As concerns of the coronavirus continued to sweep across the nation, California public health leaders late Wednesday issued new recommendations that gatherings over 250 people should be postponed or cancelled until at least the end of the month.
Long Beach Mayor Robert Garcia, who was among a group of civic leaders briefed by Gov. Gavin Newsom, said he supports the new recommendations, with more details on local impacts coming Thursday.
Governor Gavin Newsom has released state guidelines on large events and gatherings. I support the Governor and Long Beach officials will release local impacts tomorrow. https://t.co/BWCNNQ4VkH
— Robert Garcia (@RobertGarciaLB) March 12, 2020
Under the new guidelines, non-essential gatherings must be limited to no more than 250 people, while smaller events can proceed only if the organizers can implement social distancing of 6 feet per person. Gatherings of individuals who are at higher risk for severe illness from COVID-19 should be limited to no more than 10 people, while also following social distancing guidelines.
The decision will have significant economic impact on the city: Large venues such as the Long Beach Convention Center have booked major events in coming weeks, as well as conferences attended by thousands of people; the Aquarium of the Pacific and the Queen Mary each draw an estimated 1.5 million annual visitors.
The announcement has an uncertain impact on the Acura Grand Prix of Long Beach, which draws some 185,000 people over three days to Downtown Long Beach in mid-April.
No official word of a cancellation has come from race officials, who before Wednesday’s announcement had said the event would go on. The most recent economic impact report from 2017 showed the Grand Prix generates $63.4 million in economic output, with $32.4 million concentrated in Long Beach.
Earlier Wednesday, Newsom said advisers are also reviewing the possibility of restricting cruise travel off the California coast. A November report from the Cruise Lines International Association said the industry contributes roughly $2.5 billion to the state’s economy; Long Beach and Los Angeles are two of California’s four central cruise line hubs.
Leaders in other U.S. cities, including the hot spots of Seattle and the San Francisco Bay Area, have also banned large gatherings of people.
“Not holding that concert or community event can have cascading effects—saving dozens of lives and preserving critical health care resources that your family may need a month from now,” Newsom said in a statement. “The people in our lives who are most at risk—seniors and those with underlying health conditions—are depending on all of us to make the right choice.”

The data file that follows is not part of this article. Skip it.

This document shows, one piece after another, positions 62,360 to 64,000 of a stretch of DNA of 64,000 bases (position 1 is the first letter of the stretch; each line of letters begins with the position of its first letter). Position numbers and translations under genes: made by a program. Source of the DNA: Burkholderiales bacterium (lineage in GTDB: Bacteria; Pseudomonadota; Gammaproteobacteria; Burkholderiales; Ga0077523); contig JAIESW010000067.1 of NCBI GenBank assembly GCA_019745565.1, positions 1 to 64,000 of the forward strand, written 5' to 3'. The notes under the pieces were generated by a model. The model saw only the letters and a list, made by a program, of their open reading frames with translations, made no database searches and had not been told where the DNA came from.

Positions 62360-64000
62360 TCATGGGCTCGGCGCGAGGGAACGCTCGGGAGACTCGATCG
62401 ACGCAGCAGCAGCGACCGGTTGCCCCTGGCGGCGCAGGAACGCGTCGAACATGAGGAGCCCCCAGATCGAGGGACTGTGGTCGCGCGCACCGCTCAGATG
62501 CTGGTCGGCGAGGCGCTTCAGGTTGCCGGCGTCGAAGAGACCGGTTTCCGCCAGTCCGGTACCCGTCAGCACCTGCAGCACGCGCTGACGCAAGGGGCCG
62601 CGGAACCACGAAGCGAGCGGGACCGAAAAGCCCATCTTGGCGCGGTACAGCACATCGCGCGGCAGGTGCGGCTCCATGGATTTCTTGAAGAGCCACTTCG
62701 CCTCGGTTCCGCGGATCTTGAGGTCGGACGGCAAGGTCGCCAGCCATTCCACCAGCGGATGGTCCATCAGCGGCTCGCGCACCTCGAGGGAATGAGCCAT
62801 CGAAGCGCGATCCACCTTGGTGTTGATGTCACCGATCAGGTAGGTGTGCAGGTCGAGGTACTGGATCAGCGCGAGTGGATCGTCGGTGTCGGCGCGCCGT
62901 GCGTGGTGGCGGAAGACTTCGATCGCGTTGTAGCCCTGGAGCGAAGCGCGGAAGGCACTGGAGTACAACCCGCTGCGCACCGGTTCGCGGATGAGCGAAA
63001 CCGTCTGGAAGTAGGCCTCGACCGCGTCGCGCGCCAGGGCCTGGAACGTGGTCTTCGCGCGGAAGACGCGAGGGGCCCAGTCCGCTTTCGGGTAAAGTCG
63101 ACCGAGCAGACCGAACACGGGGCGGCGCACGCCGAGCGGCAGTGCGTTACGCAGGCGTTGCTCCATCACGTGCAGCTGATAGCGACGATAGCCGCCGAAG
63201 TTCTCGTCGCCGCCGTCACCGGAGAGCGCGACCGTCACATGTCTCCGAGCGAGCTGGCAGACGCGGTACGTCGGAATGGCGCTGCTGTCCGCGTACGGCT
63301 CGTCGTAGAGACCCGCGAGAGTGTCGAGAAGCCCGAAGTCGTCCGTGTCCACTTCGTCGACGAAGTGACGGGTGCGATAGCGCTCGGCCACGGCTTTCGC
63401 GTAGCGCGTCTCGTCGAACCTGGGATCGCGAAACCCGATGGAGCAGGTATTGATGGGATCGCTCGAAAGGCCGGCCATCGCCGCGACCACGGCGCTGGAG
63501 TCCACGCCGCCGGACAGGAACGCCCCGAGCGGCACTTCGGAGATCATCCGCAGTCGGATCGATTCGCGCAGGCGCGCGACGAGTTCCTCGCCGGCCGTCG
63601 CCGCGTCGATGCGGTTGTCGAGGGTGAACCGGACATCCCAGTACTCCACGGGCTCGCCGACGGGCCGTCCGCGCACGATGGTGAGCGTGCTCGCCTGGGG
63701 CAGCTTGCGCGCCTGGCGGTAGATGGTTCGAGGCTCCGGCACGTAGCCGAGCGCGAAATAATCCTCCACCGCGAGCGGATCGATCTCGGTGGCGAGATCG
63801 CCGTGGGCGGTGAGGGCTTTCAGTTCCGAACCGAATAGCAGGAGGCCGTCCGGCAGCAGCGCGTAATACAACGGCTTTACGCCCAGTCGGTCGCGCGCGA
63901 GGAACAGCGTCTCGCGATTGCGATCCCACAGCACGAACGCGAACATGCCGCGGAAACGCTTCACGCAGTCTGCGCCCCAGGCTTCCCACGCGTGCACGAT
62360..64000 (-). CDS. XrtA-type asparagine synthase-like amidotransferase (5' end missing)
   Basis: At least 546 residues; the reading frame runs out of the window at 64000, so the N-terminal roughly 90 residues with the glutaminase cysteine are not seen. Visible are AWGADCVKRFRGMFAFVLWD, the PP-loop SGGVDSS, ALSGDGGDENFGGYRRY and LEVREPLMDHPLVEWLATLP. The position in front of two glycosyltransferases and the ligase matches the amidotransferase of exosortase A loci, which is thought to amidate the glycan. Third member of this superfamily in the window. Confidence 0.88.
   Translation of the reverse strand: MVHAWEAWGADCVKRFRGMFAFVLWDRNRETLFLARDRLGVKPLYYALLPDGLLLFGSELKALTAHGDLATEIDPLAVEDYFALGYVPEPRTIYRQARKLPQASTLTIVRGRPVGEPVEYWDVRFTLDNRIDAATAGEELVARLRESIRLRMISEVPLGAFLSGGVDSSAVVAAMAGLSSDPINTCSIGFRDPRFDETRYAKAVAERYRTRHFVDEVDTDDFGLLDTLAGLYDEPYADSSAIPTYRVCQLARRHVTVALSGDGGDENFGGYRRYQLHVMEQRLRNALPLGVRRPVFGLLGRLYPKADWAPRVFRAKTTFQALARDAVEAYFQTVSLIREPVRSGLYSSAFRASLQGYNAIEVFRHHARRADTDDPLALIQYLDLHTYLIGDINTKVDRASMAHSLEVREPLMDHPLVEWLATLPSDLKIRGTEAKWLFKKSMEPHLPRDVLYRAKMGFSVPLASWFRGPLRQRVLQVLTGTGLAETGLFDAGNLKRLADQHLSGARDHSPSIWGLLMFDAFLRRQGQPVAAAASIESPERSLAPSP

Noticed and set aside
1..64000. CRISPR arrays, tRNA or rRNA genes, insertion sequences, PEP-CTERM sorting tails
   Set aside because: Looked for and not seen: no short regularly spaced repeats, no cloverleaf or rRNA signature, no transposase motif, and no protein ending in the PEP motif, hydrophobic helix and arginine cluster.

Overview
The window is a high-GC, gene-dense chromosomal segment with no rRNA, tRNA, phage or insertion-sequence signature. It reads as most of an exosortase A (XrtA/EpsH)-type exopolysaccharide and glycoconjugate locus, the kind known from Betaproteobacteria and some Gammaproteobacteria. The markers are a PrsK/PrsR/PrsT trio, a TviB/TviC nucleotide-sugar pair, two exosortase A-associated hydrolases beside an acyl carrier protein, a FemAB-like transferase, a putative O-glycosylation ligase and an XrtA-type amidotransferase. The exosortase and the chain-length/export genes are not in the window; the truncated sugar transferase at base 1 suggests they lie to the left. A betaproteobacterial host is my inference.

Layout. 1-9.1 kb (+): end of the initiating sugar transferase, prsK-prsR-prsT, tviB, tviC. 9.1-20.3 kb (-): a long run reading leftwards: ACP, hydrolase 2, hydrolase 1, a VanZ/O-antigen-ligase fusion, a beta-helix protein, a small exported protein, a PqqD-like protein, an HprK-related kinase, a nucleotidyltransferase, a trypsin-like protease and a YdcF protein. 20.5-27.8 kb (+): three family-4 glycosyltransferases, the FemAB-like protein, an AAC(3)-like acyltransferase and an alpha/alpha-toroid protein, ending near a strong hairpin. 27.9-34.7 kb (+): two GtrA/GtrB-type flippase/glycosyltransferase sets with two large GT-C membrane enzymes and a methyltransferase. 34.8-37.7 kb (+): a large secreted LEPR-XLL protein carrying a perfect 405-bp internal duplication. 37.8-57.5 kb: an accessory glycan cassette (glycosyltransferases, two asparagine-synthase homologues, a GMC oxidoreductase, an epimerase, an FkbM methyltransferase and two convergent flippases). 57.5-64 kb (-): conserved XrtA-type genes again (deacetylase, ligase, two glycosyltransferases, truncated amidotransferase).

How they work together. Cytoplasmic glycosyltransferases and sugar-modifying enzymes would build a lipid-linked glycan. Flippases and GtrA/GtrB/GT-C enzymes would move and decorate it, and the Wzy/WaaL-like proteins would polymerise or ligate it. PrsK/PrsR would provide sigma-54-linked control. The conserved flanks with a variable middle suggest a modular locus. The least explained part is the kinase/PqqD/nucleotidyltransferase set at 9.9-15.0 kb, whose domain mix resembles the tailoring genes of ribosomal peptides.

The policy defines a “gathering” as anything that brings together people in a single space including auditoriums, stadiums, large conference rooms, meeting halls and cafeterias.
The announcement came shortly after the NBA suspended its season, the NCAA said no fans will attend the popular March Madness tournament and St. Patrick’s Day events were scrapped across the country.
Locally, Cal State Long Beach and Long Beach City College announced that classes would be moving online for at least a month. Chapman, Pepperdine, Cal State Fullerton, UCLA and USC are also moving toward holding all online classes.
The World Health Organization also on Wednesday declared coronavirus a pandemic, stocks slid into bear market territory and President Donald Trump said all travel between the U.S. and Europe would be suspended for 30 days beginning Friday.
In Long Beach, four people have so far tested positive for the coronavirus, or COVID-19. The city’s health department and other agencies are working to identify others who may have been exposed.
Officials are waiting for results on three more tests, and four other people have already tested negative, according to the city, which has been limited in its ability to screen suspected cases because of a lack of available tests.
All four people with the illness in Long Beach had contact with people infected outside the city—three of them following international travel, and one who traveled the Bay Area.
As of Wednesday evening, 38 people had died in the U.S., while more than 1,300 people had tested positive for the new coronavirus. Three people have died and 157 Californians have tested positive so far for the coronavirus.
For most people, the new coronavirus causes only mild or moderate symptoms, such as fever and cough. For some, especially older adults and people with existing health problems, it can cause more severe illness, including pneumonia. The vast majority of people recover from the new virus. According to the World Health Organization, people with mild illness recover in about two weeks, while those with more severe illness may take three to six weeks to recover.
—The Associated Press contributed to this report.
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